As Sofer leaves, Danon tipped as new ambassador

As Sofer leaves, Danon tipped as new ambassador

Mark Sofer will fly out of Australia next week, having completed a three-year term as Israel's ambassador to Australia.

Mark Sofer giving his first public address to the Jewish community in 2017.
Photo: Peter Haskin
Mark Sofer giving his first public address to the Jewish community in 2017. Photo: Peter Haskin

THE Jewish community has presented outgoing Israeli ambassador Mark Sofer and his wife Sara with a parting gift – a fellowship in their names that will enable an Australian student to do tertiary studies in Israel.

News of the fellowship came amid reports on Tuesday that Sofer’s successor will be high-ranking diplomat Danny Danon, Israel’s ambassador to the UN since 2015. According to Israeli media, the appointment of Danon – a former deputy defence minister who has spoken out against the two-state solution – is yet to be formally approved.

Danny Danon. Photo: UN Photo/Rick Bajornas

The fellowship honouring the Sofers will provide $10,000 to a selected student towards tertiary studies, most likely in cybersecurity – a field close to Sofer’s heart – or in international relations, hopefully from the second half of 2021, depending on the pandemic.

At an online event farewelling the couple on Tuesday evening, Executive Council of Australian Jewry (ECAJ) president Jillian Segal announced the Mark and Sara Sofer Fellowship, which will be sponsored by ECAJ, the Zionist Federation of Australia (ZFA) and the Australia/Israel & Jewish Affairs Council (AIJAC).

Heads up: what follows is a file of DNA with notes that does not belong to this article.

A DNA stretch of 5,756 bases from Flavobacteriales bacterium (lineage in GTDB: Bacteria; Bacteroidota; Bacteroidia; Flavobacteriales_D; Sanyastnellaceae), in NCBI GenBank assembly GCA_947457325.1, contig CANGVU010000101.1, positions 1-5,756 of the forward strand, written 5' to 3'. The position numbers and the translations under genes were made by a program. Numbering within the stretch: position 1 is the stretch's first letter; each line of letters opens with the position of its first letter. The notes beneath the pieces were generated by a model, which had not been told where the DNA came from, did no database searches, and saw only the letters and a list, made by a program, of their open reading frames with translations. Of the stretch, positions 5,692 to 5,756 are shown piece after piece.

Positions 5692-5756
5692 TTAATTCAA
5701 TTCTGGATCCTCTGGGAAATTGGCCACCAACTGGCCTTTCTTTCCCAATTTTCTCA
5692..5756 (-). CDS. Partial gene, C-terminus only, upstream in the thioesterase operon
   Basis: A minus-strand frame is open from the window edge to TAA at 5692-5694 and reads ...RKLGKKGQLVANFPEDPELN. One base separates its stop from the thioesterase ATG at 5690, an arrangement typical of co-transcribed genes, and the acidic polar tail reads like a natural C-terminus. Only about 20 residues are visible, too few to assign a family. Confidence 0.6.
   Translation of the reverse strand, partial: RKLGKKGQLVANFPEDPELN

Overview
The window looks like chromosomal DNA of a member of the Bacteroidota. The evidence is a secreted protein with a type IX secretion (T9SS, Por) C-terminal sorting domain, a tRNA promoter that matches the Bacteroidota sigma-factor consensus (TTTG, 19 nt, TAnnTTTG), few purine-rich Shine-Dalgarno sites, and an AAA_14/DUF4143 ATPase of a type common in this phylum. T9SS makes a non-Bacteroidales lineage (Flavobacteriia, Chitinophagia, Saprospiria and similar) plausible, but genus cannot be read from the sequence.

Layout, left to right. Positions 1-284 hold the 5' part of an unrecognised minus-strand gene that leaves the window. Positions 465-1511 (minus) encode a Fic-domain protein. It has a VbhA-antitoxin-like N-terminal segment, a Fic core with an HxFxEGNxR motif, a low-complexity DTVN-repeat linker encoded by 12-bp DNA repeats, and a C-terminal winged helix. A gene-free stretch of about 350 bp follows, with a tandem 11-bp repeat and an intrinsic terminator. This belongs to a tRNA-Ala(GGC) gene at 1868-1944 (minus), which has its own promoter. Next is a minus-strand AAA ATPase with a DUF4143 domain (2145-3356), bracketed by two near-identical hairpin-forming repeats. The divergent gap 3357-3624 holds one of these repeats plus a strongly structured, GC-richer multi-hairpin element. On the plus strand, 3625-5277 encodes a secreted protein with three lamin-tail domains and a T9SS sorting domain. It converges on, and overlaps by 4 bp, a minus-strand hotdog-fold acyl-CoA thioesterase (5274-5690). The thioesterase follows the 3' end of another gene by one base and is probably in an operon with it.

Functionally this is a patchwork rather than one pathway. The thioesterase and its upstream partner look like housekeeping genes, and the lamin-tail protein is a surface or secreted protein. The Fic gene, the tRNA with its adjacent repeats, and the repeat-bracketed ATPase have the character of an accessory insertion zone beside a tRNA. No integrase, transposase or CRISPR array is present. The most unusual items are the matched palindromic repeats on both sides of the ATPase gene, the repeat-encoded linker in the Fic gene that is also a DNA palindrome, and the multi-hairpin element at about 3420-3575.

“It’s a hope that this fellowship not only conveys our gratitude to you and Sara but will serve to continue the work that you started and did so well here in Australia,” said Segal.

ZFA president Jeremy Leibler said, “Mark cultivated relationships with senior people in the government and opposition, which gave him ready access whenever he wanted or needed it. He formed relationships with Israel’s friends in Parliament but also with her critics. He won the respect of leading decision-makers, journalists and newspaper editors – including those who vehemently disagreed with him.

“Mark, though not specifically noted in your impressive biography, perhaps one of your greatest attributes is that you’re a true mensch.”

AIJAC chairman Mark Leibler said, “There is more than one way a diplomat can go about representing the interests of the government they serve – they can parrot the official line or they can convey it more subtly, more intelligently, with nuance, that takes account of the situation and the personalities on the ground. Mark is a true master of this art.”

Read an interview with Mark Sofer in this week’s AJN.

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